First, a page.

Malaysia Study: Education System

Malaysia, a country in Asia with the capital of Kuala Lumpur was the country I have been researching and representing about. Focusing on its food security, maternal mortality, poverty, and population, the last topic I would like to focus on is Education. More specifically education and food meaning their school foods. What is Malaysia’s current situation and take on school foods and its nutrition. Malaysia’s education system is divided into 4 parts. 6 years of primary education from seven years of age, three years of lower secondary education, two years of upper secondary education and two years of pre-university secondary study.

Their school year is from January to November in normal schools, and in universities some offer a third semester for students that want to graduate early. The types of schools in Malaysia are primary, private, and International.

Normal school lunches look like these: Lunch Menu at a Malaysian School As well as Lunch Menu at a Malaysian School These school lunches are around 60 us cents each given at school in Malaysia.

As you can see on the noodle there are chilies, which is a given thing that Malaysian children are fed chilies or very strongly tasted foods from early ages. Their foods have a Malay, Chinese, Indian, and Thai influences in them creating meals from curry soups to dal. Their main portion of the menu usually consist of rice or noodles and a side of fruits and vegetables with a drink. As you can see the bottom picture does not have fruits, instead is replaced with a sweet snack and a dark sugary drink.

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This is where the problem arises that school lunches are not properly balanced in nutrition in Malaysia. It is a problem said that more nutritionists need to be trained at schools all over the country.

There are officially 448 nutritionists in the health ministry and only a few in the education ministry. The education ministry are the ones that deal with school nutrition, on the other hand health ministries are at clinics and implement nutrition programs to communities along with some activities. There was a program called C-HAT that targeted the parent teacher association (PTA) to reduce child obesity among school kids with the unhealthy meals they provide. 10,000 government schools around Malaysia should be in this C-HAT program by the end of this year 2018. On top of that student’s body mass index (BMI) are measured twice a year to see their body health. One international school, the Beaconhouse Newlands International School was a school to have a start on spreading the good nutrition foods for its students. Their meal consists of less carbs and fried food. The head master quotes “Having balanced, nutritious meals are often not prioritized here despite it being a vital component in maximizing one’s cognitive performance and development.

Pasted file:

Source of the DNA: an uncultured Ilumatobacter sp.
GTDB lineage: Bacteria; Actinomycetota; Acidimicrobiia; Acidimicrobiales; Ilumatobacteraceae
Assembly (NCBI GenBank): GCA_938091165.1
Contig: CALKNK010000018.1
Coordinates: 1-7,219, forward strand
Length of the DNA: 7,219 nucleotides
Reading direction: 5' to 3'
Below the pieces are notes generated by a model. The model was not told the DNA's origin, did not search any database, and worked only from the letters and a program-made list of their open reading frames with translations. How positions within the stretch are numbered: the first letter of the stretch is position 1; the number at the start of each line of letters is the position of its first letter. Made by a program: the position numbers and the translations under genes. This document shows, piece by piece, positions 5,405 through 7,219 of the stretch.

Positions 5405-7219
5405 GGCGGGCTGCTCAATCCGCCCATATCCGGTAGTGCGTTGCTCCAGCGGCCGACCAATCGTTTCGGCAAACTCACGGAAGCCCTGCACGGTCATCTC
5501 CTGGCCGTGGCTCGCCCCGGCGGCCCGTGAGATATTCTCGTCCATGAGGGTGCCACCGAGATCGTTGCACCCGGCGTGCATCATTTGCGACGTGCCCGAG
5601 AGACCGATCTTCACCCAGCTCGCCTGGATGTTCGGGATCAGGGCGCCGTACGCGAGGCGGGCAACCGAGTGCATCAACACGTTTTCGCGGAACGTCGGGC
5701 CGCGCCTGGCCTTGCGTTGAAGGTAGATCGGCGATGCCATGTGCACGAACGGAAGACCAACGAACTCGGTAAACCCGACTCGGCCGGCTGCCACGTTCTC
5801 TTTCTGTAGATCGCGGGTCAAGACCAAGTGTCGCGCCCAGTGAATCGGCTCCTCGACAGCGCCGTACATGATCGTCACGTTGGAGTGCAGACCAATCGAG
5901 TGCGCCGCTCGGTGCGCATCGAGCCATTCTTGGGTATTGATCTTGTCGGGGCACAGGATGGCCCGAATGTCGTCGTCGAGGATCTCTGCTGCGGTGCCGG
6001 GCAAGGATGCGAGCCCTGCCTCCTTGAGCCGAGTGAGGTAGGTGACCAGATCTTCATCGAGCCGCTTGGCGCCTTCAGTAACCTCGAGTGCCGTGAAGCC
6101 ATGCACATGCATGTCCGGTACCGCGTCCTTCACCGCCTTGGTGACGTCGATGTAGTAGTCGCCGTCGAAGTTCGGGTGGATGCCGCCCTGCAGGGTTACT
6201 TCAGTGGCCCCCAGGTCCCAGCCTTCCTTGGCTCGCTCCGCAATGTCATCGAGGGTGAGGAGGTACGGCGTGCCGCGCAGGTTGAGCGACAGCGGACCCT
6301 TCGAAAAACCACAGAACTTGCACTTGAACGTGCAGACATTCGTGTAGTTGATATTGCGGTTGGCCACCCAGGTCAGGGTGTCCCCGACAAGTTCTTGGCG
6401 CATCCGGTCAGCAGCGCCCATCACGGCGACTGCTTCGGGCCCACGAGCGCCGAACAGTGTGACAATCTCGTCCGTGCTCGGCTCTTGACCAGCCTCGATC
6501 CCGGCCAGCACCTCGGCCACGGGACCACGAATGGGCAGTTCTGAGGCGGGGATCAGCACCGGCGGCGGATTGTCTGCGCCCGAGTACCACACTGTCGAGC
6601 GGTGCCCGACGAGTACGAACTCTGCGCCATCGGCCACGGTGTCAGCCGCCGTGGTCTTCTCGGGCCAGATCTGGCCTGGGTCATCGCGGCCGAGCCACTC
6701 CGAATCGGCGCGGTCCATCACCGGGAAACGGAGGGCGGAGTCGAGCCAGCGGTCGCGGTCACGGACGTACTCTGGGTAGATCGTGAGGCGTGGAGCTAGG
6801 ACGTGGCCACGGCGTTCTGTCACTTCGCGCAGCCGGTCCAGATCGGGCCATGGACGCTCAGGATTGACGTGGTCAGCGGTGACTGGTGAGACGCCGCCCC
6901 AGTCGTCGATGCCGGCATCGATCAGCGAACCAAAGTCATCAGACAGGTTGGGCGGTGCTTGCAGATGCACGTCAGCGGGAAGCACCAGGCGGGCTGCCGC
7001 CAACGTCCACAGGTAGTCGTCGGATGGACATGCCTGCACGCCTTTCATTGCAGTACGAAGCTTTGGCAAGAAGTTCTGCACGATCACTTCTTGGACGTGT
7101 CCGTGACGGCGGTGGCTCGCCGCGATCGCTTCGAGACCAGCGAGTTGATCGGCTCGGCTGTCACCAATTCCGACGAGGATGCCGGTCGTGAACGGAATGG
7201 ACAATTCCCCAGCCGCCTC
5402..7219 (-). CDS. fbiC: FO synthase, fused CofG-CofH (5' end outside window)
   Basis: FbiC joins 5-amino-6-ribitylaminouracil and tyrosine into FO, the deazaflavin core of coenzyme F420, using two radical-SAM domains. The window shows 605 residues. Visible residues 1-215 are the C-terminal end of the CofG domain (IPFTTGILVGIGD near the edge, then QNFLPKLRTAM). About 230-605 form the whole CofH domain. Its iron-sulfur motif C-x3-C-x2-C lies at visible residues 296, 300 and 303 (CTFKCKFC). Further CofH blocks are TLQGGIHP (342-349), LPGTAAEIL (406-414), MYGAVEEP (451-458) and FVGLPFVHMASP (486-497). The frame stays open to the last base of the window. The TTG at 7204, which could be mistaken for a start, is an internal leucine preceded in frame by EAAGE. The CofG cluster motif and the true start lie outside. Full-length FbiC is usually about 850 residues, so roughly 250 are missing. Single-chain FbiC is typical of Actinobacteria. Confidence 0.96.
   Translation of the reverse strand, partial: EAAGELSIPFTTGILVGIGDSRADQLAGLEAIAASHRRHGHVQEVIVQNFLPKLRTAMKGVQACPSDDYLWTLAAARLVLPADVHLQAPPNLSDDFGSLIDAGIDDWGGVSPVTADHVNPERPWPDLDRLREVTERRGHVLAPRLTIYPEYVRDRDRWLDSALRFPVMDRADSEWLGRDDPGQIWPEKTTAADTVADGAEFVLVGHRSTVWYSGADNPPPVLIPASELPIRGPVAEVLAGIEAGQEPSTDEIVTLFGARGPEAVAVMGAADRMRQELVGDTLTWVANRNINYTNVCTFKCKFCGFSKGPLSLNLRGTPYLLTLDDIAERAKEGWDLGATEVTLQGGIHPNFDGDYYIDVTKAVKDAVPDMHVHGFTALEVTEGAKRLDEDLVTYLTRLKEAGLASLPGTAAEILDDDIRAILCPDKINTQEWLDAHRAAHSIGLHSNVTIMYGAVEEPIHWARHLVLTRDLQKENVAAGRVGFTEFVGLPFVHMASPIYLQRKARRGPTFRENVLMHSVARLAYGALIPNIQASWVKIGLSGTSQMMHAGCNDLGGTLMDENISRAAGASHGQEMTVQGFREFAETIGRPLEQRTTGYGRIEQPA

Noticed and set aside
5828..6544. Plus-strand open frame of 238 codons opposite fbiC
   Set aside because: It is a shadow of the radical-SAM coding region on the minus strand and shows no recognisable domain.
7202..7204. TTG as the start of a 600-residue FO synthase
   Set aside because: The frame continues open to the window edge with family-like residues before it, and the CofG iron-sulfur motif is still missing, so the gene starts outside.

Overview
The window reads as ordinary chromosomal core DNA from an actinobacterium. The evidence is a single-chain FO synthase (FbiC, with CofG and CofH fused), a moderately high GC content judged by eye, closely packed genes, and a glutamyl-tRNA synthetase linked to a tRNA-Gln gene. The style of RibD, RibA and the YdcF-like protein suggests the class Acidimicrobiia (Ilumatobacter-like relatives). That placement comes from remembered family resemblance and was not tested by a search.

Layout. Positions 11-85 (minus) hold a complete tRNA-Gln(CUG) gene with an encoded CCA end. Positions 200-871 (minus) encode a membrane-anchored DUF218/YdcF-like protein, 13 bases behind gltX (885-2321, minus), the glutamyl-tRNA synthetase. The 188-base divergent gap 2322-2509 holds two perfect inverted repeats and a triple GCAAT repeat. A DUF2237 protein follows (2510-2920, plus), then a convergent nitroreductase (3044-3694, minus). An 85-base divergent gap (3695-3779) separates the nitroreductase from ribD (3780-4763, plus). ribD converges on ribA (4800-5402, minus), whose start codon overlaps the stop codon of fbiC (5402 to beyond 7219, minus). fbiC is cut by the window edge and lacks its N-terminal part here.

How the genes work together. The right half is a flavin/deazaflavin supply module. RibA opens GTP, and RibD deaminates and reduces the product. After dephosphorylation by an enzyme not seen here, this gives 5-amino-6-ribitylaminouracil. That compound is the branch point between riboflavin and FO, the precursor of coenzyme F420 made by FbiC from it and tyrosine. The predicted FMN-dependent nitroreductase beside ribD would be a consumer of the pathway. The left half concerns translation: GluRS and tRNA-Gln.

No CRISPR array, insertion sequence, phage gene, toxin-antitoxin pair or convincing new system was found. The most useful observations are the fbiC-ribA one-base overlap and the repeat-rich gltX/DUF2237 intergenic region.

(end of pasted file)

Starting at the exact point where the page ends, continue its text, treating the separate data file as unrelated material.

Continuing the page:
Pupils cannot learn effectively on a hungry stomach or with less than adequate nutrition in the food they consume.” They also work on cutting out processed carbs to 2-3 times a week and introducing more fibrous foods in the diet. Friend foods are limited to two options a day with other options being salads, sandwiches and/or fruits. Another international school called the British International School Kuala Lumpur has policies for their school food systems. Their school lunches are supervised by experts to see their balance for students, along with a system where parents can preselect their meals for their children. They also have a coffee bar at the school which I am not sure if its beneficial for students since caffeine since child is not a very ideal thing. They are also able to buy healthy snacks and drinks and allowed to bring healthy snacks from home if they wanted to. The school food is with a system where children from 1st grade can bring up their tray to make a meal of their choice from the variety the school gives.